By Claire West

Fifty-seven percent of jobseekers think the job market has worsened in the last month with no suitable roles available. Just under a quarter of respondents have now been unemployed for more than 12 months.

Online re-employment assistance provider MyWorkSearch surveyed its users and HR executive community simultaneously to see where opinions tally and diverge on current HR and redundancy issues.

Of the HR execs who responded, 70 percent think their organisations are extremely or very supportive of employees. However, only 22 percent of employees agreed and 40 percent thought their employers were not supportive during redundancy.

There is agreement between both survey groups that job finding assistance is useful. It was the second most highly rated form of support (70%) for jobseekers and was the top answer for HR execs (at 36%).

There is a major divergence in views on the value of financial settlements for redundancies. It was rated the top type of support by jobseekers (88 percent) in contrast to HR execs where only 17% saw it as useful to jobseekers.

Although all ages are being affected by unemployment, the majority of jobseekers responding to the survey are over 40 years old and 52 percent are educated to graduate or post-graduate level, proving that in today’s job market even qualifications and experience are no guarantee of a new job.

And jobseeker’s job expectations are having to be lowered. The majority of jobseekers have come from full-time positions or permanent roles, but the scarcity of jobs means that many are applying for temporary roles (76 percent) and part-time roles (63 percent). Almost everyone said they would apply for a job less senior than their previous role to secure employment.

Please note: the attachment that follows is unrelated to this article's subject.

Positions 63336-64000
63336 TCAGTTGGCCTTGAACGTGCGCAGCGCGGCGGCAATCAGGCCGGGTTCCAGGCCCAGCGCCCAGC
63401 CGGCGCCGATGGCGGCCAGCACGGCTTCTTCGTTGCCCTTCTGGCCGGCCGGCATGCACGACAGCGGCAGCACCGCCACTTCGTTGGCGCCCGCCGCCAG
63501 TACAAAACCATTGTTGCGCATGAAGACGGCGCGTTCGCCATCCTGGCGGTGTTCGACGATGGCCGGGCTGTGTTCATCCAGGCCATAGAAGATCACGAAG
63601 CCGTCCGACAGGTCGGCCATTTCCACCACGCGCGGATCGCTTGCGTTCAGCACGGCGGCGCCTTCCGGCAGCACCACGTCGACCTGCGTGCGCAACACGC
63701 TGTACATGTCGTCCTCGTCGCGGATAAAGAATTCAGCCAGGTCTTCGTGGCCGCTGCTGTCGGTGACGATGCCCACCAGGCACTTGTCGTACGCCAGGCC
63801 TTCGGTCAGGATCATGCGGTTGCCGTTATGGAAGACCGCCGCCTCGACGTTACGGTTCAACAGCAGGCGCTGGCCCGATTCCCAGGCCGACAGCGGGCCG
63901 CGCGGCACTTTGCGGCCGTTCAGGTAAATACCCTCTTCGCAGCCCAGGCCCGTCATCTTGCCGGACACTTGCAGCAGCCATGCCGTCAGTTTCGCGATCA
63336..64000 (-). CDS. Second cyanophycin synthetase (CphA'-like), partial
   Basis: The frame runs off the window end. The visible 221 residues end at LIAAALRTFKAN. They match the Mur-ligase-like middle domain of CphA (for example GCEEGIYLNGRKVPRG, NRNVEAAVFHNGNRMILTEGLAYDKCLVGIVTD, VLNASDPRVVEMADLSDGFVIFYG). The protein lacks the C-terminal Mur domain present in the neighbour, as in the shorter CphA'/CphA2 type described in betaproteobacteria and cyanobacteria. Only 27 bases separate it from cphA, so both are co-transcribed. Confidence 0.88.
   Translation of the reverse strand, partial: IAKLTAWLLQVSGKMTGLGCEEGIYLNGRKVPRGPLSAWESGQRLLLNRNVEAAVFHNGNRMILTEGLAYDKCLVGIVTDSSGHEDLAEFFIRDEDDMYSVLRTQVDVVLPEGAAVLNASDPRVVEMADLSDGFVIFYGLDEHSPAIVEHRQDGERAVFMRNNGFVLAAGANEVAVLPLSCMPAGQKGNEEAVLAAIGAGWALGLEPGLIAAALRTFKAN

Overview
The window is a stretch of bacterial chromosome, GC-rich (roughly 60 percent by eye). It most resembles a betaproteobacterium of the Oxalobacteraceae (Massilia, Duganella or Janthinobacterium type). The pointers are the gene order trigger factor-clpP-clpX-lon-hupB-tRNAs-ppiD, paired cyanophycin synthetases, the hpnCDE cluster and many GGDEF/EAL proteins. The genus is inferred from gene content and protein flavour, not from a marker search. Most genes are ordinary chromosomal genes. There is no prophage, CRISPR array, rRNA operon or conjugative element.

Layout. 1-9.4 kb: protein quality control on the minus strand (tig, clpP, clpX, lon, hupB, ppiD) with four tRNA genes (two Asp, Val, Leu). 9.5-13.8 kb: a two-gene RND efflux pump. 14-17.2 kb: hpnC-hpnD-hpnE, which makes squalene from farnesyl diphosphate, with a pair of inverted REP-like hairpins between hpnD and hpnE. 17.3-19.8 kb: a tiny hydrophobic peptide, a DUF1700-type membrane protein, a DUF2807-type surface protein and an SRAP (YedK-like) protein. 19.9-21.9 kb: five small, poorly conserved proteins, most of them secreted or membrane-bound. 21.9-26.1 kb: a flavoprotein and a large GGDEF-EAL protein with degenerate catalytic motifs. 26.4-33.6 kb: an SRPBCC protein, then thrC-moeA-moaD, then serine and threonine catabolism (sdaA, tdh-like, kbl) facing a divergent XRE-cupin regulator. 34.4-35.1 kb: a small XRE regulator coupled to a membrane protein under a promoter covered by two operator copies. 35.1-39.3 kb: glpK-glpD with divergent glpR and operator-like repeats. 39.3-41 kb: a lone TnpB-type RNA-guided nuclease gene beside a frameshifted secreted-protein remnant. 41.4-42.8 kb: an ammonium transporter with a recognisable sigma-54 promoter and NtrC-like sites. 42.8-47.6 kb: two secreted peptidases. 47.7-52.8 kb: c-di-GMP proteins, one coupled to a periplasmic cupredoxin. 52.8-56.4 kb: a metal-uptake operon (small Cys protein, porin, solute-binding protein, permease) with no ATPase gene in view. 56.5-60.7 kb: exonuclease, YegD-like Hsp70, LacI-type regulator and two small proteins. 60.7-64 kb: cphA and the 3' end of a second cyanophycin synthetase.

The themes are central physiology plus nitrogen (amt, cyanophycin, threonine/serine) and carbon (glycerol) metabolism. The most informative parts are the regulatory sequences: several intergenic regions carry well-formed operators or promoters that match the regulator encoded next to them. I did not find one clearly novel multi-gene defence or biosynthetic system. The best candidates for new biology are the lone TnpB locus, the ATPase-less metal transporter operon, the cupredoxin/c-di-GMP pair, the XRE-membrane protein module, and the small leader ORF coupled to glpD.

However while there is much doom and gloom, some job seekers surveyed (60 percent) are cautiously optimistic that there will be suitable job vacancies in the next three months. In agreement with this are over half of the HR executives who think it likely their organisation will be hiring employees for new jobs in the next three months, in contrast to 34 percent those who thought it was not likely at all.

Not hearing back after job applications was the hardest aspect of looking for a new job (75 percent), followed by getting an interview (46 percent), financial worries (45 percent) and maintaining self-confidence (42 percent).

Sixty-five percent jobsearch after 6pm at night and while Wednesday was the most popular day for jobsearching. 84 percent said they looked for jobs on a Saturday and Sunday.